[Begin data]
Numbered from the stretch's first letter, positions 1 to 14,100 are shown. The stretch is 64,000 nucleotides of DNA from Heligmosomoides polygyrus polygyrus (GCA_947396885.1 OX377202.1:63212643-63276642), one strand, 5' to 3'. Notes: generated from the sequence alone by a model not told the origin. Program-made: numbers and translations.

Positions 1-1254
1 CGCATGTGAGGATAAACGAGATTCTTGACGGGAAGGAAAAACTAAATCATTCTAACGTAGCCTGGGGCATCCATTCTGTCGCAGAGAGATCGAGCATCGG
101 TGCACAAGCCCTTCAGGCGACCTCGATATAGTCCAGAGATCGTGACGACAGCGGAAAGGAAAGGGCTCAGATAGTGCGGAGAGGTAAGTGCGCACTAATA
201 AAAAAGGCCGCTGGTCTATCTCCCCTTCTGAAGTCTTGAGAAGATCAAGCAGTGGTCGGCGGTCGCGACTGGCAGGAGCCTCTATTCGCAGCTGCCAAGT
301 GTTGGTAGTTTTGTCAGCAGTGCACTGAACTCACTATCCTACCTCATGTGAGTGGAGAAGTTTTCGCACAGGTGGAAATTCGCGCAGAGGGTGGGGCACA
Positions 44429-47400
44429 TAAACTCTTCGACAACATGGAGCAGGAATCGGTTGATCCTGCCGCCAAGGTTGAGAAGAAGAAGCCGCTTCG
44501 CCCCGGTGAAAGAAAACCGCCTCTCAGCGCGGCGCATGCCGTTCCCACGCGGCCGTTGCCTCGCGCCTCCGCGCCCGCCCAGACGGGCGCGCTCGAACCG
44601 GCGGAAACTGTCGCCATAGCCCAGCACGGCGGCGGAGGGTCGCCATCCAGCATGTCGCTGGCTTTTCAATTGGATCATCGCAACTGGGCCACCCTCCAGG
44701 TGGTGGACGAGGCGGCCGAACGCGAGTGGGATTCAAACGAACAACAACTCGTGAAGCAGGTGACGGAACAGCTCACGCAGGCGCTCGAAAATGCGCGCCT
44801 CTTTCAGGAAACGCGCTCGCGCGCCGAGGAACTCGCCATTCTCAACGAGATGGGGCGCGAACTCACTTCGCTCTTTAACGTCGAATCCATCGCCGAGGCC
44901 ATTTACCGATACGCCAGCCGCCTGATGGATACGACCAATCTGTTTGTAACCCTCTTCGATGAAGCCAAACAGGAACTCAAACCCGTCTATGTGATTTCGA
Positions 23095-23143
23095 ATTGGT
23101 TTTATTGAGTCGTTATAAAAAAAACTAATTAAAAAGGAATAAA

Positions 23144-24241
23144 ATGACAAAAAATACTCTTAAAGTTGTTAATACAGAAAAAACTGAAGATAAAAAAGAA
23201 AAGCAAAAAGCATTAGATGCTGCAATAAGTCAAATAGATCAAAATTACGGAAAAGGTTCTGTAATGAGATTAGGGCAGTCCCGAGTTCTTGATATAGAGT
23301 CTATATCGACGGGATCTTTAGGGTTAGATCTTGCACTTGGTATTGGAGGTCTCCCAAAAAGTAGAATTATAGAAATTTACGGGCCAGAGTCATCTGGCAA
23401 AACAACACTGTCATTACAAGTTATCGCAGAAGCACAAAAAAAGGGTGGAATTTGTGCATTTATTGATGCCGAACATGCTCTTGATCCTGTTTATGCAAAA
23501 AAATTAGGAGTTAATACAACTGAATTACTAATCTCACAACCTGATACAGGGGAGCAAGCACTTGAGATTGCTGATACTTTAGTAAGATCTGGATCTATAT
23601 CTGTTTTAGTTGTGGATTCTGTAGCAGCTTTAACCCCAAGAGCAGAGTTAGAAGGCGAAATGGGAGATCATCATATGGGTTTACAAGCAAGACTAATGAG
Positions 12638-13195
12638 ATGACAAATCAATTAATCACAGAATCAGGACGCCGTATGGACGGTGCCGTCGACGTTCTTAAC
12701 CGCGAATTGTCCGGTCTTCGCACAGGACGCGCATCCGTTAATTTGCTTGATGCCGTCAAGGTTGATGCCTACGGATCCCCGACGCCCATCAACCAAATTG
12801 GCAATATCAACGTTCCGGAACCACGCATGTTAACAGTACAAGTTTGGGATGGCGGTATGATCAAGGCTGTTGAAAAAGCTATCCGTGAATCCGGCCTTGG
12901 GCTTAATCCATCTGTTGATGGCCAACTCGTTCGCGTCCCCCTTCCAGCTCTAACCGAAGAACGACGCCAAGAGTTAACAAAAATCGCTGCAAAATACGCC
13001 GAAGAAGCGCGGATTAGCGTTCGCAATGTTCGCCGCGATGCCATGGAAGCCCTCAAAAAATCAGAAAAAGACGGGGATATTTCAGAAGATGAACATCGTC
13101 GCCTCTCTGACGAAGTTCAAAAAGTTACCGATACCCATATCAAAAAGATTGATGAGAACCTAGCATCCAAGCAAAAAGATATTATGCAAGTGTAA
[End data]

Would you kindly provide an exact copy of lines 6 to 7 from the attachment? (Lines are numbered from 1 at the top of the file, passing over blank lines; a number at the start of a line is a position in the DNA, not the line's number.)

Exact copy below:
301 GTTGGTAGTTTTGTCAGCAGTGCACTGAACTCACTATCCTACCTCATGTGAGTGGAGAAGTTTTCGCACAGGTGGAAATTCGCGCAGAGGGTGGGGCACA
Positions 44429-47400